In its published opinion in United States v. Caporale, the AFCCA sees the difference between drinking coffee and “getting high”
In a published opinion, the Air Force CCA affirmed a conditional plea of guilty of violation of Air Force Instruction (API) 44-121, Alcohol and Drug Abuse Prevention and Treatment (ADAPT) Program, for the appellant’s use of an amphetamine-like substance called “FA,” rejecting the appellant’s argument that the regulation is void for vagueness. United States v. Caporale, No. S32116 73 M.J. 501 (A.F.Ct.Crim.App. Dec. 16, 2013) (link to slip op.).
The order prohibited “the knowing use of any intoxicating substance, other than the lawful use of alcohol or tobacco products, that is inhaled, injected, consumed, or introduced into the body in any manner to alter mood or function.” Slip op. at 4. The court noted that it has previously upheld this language as lawful. Slip op. at 2 N.1. But the appellant argued:
that the regulation is “void for vagueness” because the term “intoxicating substance” is not defined and because many legal substances may alter mood or function. The appellant attempts to prove his argument by averring that a servicemember who drinks a cup of coffee to stay alert is violating the regulation as he is consuming a substance to alter his mood or function.
Slip op. at 4. Why stop at coffee? Love and oxygen can get you high. Some people find good food to be euphoric. And what about intoxication from consumption of the often-misused and totally-legal Dihydrogen Monoxide?
The appellant “had previously been convicted at a special court-martial of the wrongful possession of psilocybin mushrooms and the wrongful use of marijuana in violation of Article 112a.” Slip op. at 3. Obviously brain-damaged from these drugs, the appellant tried “FA” because he was told that it was not detectable on a drug test, leading to the conditional guilty plea that was the subject of this appeal. Appellant’s choice of intoxicants was the sort of suicidal idiocy that sends many service members to the hospital (or the madhouse) for using substances like “spice” and “bath salts,” which are marketed as synthetic versions of marijuana and cocaine but are really just an uncertain blend of chemicals in packaging that warns against human consumption. The appellant’s attempt to equate use of these poisons to get high to the consumption coffee is disturbing.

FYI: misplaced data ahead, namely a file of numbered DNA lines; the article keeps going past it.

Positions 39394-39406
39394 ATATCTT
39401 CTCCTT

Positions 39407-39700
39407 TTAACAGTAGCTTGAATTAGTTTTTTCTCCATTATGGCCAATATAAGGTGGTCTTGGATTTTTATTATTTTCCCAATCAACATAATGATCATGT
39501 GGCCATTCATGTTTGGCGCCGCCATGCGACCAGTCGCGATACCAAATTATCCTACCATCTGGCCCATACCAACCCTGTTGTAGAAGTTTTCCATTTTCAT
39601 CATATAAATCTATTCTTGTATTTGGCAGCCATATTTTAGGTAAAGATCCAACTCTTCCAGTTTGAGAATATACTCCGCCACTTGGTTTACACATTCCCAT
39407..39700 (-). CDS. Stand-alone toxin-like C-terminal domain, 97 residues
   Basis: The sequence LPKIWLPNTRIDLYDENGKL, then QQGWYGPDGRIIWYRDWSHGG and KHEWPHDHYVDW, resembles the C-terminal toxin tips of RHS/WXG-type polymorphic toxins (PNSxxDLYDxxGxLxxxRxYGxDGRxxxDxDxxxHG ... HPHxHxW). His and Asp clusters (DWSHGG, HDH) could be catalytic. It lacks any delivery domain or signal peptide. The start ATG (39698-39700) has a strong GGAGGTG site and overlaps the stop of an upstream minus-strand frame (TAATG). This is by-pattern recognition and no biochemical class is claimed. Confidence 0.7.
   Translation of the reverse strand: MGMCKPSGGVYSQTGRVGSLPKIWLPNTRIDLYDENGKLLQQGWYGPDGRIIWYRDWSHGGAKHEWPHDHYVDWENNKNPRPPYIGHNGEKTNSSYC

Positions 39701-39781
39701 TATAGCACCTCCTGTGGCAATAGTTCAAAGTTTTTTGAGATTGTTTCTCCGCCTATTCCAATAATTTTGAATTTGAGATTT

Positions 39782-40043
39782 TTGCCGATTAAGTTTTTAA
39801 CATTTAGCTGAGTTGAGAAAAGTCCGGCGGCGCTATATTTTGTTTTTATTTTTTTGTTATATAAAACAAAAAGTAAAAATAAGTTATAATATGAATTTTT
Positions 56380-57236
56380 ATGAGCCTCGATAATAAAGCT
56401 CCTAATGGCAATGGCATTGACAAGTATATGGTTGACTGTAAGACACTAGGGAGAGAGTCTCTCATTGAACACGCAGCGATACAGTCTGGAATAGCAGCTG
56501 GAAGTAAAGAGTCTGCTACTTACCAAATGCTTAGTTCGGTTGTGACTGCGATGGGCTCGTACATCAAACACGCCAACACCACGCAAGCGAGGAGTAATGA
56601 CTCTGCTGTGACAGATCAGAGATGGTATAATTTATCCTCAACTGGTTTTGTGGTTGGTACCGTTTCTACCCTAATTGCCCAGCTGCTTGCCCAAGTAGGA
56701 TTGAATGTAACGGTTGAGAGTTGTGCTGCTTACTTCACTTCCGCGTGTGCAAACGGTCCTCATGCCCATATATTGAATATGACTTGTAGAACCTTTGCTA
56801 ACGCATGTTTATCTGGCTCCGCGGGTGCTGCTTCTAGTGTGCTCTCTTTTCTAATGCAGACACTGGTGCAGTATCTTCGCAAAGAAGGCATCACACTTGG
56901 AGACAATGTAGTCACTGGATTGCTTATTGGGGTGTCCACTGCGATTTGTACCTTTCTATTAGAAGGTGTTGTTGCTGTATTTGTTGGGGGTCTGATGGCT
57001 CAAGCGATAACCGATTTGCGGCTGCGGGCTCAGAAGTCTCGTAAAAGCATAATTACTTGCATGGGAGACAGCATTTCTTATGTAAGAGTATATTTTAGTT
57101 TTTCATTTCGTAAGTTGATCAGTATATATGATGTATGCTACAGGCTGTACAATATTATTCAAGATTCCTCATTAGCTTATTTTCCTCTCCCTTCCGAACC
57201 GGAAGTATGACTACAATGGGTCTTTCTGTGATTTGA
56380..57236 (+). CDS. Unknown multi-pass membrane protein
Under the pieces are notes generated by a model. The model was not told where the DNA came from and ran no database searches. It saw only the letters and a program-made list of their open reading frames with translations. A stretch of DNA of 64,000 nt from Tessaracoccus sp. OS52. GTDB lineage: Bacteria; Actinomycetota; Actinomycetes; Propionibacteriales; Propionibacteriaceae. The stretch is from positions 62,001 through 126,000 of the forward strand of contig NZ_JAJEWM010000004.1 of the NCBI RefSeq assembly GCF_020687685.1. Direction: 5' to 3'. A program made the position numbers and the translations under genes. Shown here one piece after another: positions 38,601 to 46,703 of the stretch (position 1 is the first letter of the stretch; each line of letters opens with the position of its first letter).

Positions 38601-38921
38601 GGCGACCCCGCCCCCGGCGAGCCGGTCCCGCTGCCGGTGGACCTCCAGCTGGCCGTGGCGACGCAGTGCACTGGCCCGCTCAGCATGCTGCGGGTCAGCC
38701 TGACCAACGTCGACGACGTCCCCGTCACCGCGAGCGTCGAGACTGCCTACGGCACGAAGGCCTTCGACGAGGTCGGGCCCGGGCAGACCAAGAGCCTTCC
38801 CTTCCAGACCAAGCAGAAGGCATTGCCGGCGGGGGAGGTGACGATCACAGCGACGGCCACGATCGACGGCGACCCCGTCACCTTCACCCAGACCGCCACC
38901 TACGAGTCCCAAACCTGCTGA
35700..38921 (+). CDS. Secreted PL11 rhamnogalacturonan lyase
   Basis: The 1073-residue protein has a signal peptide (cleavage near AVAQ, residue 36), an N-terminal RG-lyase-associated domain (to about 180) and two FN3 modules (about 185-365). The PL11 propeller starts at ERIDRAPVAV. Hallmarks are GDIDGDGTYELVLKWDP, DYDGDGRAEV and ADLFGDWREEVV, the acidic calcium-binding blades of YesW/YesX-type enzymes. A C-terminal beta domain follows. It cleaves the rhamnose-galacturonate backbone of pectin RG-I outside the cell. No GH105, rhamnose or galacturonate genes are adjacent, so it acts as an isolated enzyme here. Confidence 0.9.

The CCA rejected the appellant’s argument in a number of common sense ways. It found that, “While an ‘intoxicating substance’ is not defined, the term ‘intoxication’ is sufficiently defined. There is an underlying awareness that intoxication and impairment can adversely impact duty performance.” Slip op. at 5 (marks and citation omitted). The court also noted that, “‘Glue sniffing,’ which involves the misuse of an otherwise legal substance when it includes either actual intoxication or the use with the intent to become intoxicated, has long been upheld as a valid military offense.” Id. And the court explained that:
Even a regulation that is facially vague or overly-broad may be constitutionally sound when a mens rea requirement is read into it. . . . When reading the terms and the paragraph together, it is obvious that the use of an otherwise innocent substance is prohibited only when done with an intent to alter mood or function such as to cause intoxication. We see no reasonable reading of this regulation that would equate consuming a morning cup of coffee, an energy drink during mid-shift, or cough and cold medication when one is ill as meeting the scienter requirement because none of these activities would have been undertaken with the intent to alter mood or function as to cause intoxication within the definitions of AFI 44-121.
Slip op. at 6 (emphasis in original).